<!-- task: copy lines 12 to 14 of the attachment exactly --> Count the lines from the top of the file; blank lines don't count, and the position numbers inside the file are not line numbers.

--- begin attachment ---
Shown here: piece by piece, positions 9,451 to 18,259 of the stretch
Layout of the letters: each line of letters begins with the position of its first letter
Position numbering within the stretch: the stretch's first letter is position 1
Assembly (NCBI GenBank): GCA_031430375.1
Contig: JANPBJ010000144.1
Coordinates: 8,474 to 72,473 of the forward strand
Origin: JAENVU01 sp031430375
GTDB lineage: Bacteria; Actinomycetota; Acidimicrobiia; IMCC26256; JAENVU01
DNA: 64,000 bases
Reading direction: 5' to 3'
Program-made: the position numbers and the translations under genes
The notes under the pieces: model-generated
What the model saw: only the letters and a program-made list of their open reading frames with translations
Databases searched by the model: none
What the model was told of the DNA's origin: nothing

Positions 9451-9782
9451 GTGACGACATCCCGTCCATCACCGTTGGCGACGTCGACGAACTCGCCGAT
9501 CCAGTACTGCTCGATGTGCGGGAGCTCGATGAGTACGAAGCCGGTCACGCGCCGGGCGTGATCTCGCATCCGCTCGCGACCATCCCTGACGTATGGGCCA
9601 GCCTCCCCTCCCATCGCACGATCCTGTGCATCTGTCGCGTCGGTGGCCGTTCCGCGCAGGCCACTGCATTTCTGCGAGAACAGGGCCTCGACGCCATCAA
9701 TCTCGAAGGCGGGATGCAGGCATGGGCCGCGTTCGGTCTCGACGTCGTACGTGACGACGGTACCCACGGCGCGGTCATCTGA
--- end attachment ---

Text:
The notes under the pieces: model-generated
What the model saw: only the letters and a program-made list of their open reading frames with translations
Databases searched by the model: none